Section 9 makes a conforming change.

Section 10.  Uniform election dates.  A special election in a city or town must be held on one of the following dates:  the second Tuesday in February, the second Tuesday in April, the second Tuesday in May, the second Tuesday in August (state primary date), or the first Tuesday after the first Monday in November (general election date). A special primary election must be held on a uniform date. A special election may only be held on a different date if it is held in response to an emergency or disaster.

Section 11 to 12 make conforming changes.

Section 13. Uniform election dates.  A special election in a school district must be held on one of the following dates:  the second Tuesday in February, the second Tuesday in April, the second Tuesday in May, the second Tuesday in August (state primary date), or the first Tuesday after the first Monday in November (general election date). A special primary election must be held on a uniform date. A special election may only be held on a different date if it is held in response to an emergency or disaster.

Section 14. Combined polling place. When there is a stand-alone school district election, the school district may consolidate polling places. The combined polling places must be designated by December 31 of each year. Polling places may only be changed due to an emergency or if a polling place is unavailable. If the school district combines polling places, the polling places must be throughout the district and be at a location currently used as a polling place.

Sections 15 to 25 make conforming changes.

Section 26. Repealer. Repeals section 205.10, subdivision 3 (special election dates).

Section 27.  Effective date. This article is effective on January 1, 2018, and applies to elections held on or after that date.

Article 3.  County Offices

This article provides special authorization for named individual counties to appoint certain officers, as follows:  Morrison County, Recorder (Sec. 1); Benton County, Recorder (Sec. 2); Pine County, Auditor-Treasurer (Sec. 3); Stearns County, Recorder (Sec. 4); Marshall County, Recorder (Sec. 5); and Rice County, Auditor-Treasurer and Recorder (Sec. 6). The process for each county is the same and is follows:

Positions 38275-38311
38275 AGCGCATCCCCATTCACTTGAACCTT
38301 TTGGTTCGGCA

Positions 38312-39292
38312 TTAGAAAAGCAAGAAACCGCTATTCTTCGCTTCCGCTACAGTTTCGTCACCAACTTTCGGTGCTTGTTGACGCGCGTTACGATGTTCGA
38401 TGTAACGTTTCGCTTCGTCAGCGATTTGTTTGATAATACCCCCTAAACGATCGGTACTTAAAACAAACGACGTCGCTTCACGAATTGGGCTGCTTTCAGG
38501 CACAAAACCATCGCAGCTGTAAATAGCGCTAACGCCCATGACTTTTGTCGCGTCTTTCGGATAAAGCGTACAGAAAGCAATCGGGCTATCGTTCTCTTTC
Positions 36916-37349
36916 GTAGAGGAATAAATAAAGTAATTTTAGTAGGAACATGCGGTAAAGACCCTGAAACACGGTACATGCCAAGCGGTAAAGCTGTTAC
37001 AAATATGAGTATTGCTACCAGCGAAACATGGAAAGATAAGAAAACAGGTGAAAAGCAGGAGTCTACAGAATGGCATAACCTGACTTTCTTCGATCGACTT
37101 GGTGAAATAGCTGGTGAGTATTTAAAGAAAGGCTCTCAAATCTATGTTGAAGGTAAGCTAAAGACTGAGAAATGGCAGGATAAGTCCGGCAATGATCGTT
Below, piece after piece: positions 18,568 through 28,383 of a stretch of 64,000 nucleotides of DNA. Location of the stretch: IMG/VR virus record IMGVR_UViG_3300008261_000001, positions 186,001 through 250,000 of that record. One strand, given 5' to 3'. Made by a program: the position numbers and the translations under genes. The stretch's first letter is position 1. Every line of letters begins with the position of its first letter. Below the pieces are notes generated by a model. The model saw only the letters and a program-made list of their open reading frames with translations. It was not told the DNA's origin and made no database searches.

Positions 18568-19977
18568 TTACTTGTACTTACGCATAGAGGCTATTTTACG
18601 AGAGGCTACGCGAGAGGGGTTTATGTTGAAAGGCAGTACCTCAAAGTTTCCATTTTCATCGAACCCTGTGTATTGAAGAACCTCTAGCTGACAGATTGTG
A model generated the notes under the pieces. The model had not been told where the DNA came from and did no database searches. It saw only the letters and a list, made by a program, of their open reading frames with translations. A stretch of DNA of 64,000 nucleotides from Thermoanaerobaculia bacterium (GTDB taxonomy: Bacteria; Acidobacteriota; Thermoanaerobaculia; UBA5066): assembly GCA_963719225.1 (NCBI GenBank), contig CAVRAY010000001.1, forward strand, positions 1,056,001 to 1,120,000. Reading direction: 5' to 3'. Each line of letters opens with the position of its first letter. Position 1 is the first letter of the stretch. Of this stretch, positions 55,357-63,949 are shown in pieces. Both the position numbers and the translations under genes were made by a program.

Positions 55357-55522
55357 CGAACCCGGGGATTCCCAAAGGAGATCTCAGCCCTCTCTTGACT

Subdivision 1. Authorization to make office appointive. The county may adopt a resolution to appoint the specified office instead of electing a person to the office.

Subd. 2. Board controls; may change as long as duties done. Requires the duties of an office made appointive to be discharged by the county board acting through a department head. Allows for reorganization, delegation, and administrative changes and specifies that any change does not diminish, prohibit, or avoid discharge of statutory duties.

Subd. 3. Incumbents to complete term. Requires that the person elected to the position be allowed to complete his or her term.

Subd. 4. Publishing resolution; petition, referendum. Requires the county board to publish notice of the proposal to make the office an appointed in the official newspaper of the county and the official newspaper of each city in the county. The county board must hold two hearings on the matter, one during the day and one in the evening. The resolution must be approved by at least 80 percent of the members of the board and takes effect after 30 days, unless a later date is provided in the resolution. If a sufficient petition requesting a referendum signed by at least five percent of the registered voters in the county and filed within 30 days after the adoption of the resolution, the resolution is rescinded.

Subd. 5. Reverting to elected offices. Prohibits the board from reverting to elected offices within three years after making the positions appointed. After notice and a hearing, the county board may adopt by a resolution to revert if approved by at least 60 percent of the board, effective on August 1 following the adoption. The question of whether to revert to elected offices must be placed on the ballot for the next general election if the position has been appointed for at least three years; a petition signed by 10 percent of the registered voters in the county is submitted, and the petition is sufficient. If a majority of voters voting on the question vote in favor of reverting to electing the offices, elections for that office must be held at the next regular or special election.

Subd. 4 and 5.  Reflect corrections made by 2017 session laws, chapter 99, sections 5 to 10. 

Effective date. Each section is effective the day following local approval.